Table_6_Feasibility of Dose Escalation in Patients With Intracranial Pediatric Ependymoma.DOCX (13.21 kB)

Table_6_Feasibility of Dose Escalation in Patients With Intracranial Pediatric Ependymoma.DOCX

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posted on 21.06.2019, 13:33 by Fatima Tensaouti, Anne Ducassou, Léonor Chaltiel, Stéphanie Bolle, Jean Louis Habrand, Claire Alapetite, Bernard Coche-Dequeant, Valérie Bernier, Line Claude, Christian Carrie, Laetitia Padovani, Xavier Muracciole, Stéphane Supiot, Aymeri Huchet, Julie Leseur, Christine Kerr, Grégorie Hangard, Albert Lisbona, Farid Goudjil, Régis Ferrand, Anne Laprie

Background and purpose: Pediatric ependymoma carries a dismal prognosis, mainly owing to local relapse within RT fields. The current prospective European approach is to increase the radiation dose with a sequential hypofractionated stereotactic boost. In this study, we assessed the possibility of using a simultaneous integrated boost (SIB), comparing VMAT vs. IMPT dose delivery.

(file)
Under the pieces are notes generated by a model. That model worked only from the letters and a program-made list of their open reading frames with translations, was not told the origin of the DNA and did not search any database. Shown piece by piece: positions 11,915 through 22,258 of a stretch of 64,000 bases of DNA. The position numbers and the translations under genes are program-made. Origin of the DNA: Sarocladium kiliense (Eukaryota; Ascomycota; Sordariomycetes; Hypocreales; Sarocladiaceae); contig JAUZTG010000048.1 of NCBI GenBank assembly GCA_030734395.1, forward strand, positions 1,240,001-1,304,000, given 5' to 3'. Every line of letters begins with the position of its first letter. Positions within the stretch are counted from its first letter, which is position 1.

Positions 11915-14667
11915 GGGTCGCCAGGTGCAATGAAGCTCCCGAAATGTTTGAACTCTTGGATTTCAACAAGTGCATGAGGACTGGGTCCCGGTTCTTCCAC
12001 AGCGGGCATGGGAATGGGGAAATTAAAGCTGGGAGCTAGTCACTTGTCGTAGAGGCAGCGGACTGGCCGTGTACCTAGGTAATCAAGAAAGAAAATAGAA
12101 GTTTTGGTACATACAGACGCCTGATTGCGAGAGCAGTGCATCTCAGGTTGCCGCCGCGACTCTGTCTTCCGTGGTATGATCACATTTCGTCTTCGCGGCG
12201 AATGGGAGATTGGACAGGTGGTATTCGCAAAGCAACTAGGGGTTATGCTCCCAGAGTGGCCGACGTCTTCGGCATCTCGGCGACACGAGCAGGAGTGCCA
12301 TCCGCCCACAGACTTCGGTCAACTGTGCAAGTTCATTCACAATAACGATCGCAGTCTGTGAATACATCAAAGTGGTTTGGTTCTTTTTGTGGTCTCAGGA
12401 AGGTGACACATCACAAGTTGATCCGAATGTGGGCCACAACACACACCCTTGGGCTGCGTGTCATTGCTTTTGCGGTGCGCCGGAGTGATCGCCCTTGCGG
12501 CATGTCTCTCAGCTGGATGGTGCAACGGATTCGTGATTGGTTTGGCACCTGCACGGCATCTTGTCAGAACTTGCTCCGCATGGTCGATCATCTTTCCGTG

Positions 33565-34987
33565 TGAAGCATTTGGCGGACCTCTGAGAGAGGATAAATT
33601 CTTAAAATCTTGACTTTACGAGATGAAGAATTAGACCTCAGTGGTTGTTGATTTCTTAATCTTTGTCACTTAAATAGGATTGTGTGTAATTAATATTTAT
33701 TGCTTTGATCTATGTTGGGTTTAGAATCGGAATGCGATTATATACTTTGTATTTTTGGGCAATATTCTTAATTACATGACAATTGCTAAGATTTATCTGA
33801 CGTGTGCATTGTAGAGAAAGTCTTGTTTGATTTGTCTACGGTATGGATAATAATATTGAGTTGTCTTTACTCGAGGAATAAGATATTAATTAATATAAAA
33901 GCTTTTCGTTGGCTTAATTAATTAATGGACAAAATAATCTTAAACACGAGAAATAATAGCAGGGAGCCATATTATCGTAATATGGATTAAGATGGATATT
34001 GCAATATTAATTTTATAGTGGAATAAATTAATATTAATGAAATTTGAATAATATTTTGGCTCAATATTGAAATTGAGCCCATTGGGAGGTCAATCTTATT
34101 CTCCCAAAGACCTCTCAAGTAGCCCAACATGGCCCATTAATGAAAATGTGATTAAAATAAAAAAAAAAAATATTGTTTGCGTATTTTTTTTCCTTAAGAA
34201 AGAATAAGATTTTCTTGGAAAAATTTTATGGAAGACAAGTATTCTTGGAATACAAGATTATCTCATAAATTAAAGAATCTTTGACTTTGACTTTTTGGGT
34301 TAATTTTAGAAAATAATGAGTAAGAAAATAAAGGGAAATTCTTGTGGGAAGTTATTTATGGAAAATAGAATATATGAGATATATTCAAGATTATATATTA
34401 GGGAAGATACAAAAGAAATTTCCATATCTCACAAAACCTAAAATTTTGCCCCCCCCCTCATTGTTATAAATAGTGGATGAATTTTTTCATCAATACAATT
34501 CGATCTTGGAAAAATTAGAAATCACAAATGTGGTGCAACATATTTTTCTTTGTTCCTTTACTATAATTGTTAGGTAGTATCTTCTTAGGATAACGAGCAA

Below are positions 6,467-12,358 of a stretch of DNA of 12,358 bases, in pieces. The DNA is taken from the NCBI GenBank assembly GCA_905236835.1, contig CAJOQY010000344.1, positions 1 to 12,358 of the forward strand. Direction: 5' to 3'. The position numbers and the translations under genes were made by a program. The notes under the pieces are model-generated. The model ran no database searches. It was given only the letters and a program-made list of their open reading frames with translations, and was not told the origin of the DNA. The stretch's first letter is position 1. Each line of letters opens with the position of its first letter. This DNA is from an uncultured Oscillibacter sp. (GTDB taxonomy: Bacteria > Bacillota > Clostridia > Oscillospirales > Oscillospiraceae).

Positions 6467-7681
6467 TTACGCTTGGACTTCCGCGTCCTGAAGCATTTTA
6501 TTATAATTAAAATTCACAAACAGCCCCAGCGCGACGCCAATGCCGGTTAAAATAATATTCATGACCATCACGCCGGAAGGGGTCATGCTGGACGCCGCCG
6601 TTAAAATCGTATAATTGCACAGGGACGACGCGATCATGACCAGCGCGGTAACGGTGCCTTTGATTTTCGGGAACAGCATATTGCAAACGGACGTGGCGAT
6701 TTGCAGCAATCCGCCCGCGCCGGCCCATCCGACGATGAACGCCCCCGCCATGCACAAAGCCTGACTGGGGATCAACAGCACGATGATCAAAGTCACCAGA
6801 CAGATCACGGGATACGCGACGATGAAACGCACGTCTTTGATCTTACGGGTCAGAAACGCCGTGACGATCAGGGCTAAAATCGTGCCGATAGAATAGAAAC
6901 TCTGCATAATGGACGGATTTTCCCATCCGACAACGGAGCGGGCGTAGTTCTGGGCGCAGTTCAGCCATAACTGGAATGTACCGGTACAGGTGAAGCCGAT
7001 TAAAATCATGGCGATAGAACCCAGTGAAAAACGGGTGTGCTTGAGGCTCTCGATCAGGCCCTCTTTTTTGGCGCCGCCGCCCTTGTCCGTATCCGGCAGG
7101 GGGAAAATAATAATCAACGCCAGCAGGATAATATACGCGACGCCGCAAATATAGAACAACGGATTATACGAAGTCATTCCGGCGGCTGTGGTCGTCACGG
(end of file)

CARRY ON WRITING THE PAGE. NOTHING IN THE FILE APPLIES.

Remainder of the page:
Material and methods: The cohort included 101 patients. The dose to planning target volume (PTV59.4) was 59.4/1.8 Gy, and the dose to SIB volume (PTV67.6) was 67.6/2.05 Gy. Gross tumor volume (GTV) was defined as the tumor bed plus residual tumor, clinical target volume (CTV59.4) was GTV + 5 mm, and PTV59.4 was CTV59.4 + 3 mm. PTV67.6 was GTV+ 3 mm. After treatment plan optimization, quality indices and doses to target volume and organs at risk (OARs) were extracted and compared with the standard radiation doses that were actually delivered (median = 59.4 Gy [50.4 59.4]).

Results: In most cases, the proton treatment resulted in higher quality indices (p < 0.001). Compared with the doses that were initially delivered, mean, and maximum doses to some OARs were no higher with SIB VMAT, and significantly lower with protons (p < 0.001). In the case of posterior fossa tumor, there was a lower dose to the brainstem with protons, in terms of V59 Gy, mean, and near-maximum (D2%) doses.

Conclusion: Dose escalation with intensity-modulated proton or photon SIB is feasible in some patients. This approach could be considered for children with unresectable residue or post-operative FLAIR abnormalities, particularly if they have supratentorial tumors. It should not be considered for infratentorial tumors encasing the brainstem or extending to the medulla.